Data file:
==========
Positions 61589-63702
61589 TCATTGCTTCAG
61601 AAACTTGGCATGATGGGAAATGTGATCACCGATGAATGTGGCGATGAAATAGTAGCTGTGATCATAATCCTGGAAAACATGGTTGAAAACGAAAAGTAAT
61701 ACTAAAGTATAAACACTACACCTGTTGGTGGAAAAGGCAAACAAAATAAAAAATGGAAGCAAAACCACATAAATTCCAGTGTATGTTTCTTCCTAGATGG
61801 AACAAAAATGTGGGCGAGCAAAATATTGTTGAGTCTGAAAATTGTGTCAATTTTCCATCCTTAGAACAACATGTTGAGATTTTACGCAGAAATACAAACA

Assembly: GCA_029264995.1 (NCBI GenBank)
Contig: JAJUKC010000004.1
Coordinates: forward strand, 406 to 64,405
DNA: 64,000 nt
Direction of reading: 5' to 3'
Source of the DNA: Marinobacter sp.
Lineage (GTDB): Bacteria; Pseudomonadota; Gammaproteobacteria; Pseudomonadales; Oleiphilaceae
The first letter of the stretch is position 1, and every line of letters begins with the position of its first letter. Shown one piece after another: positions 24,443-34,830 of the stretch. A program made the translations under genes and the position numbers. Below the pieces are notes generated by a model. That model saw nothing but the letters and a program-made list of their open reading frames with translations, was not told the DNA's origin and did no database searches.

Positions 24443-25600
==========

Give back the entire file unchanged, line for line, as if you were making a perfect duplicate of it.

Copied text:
Positions 61589-63702
61589 TCATTGCTTCAG
61601 AAACTTGGCATGATGGGAAATGTGATCACCGATGAATGTGGCGATGAAATAGTAGCTGTGATCATAATCCTGGAAAACATGGTTGAAAACGAAAAGTAAT
61701 ACTAAAGTATAAACACTACACCTGTTGGTGGAAAAGGCAAACAAAATAAAAAATGGAAGCAAAACCACATAAATTCCAGTGTATGTTTCTTCCTAGATGG
61801 AACAAAAATGTGGGCGAGCAAAATATTGTTGAGTCTGAAAATTGTGTCAATTTTCCATCCTTAGAACAACATGTTGAGATTTTACGCAGAAATACAAACA

Assembly: GCA_029264995.1 (NCBI GenBank)
Contig: JAJUKC010000004.1
Coordinates: forward strand, 406 to 64,405
DNA: 64,000 nt
Direction of reading: 5' to 3'
Source of the DNA: Marinobacter sp.
Lineage (GTDB): Bacteria; Pseudomonadota; Gammaproteobacteria; Pseudomonadales; Oleiphilaceae
The first letter of the stretch is position 1, and every line of letters begins with the position of its first letter. Shown one piece after another: positions 24,443-34,830 of the stretch. A program made the translations under genes and the position numbers. Below the pieces are notes generated by a model. That model saw nothing but the letters and a program-made list of their open reading frames with translations, was not told the DNA's origin and did no database searches.

Positions 24443-25600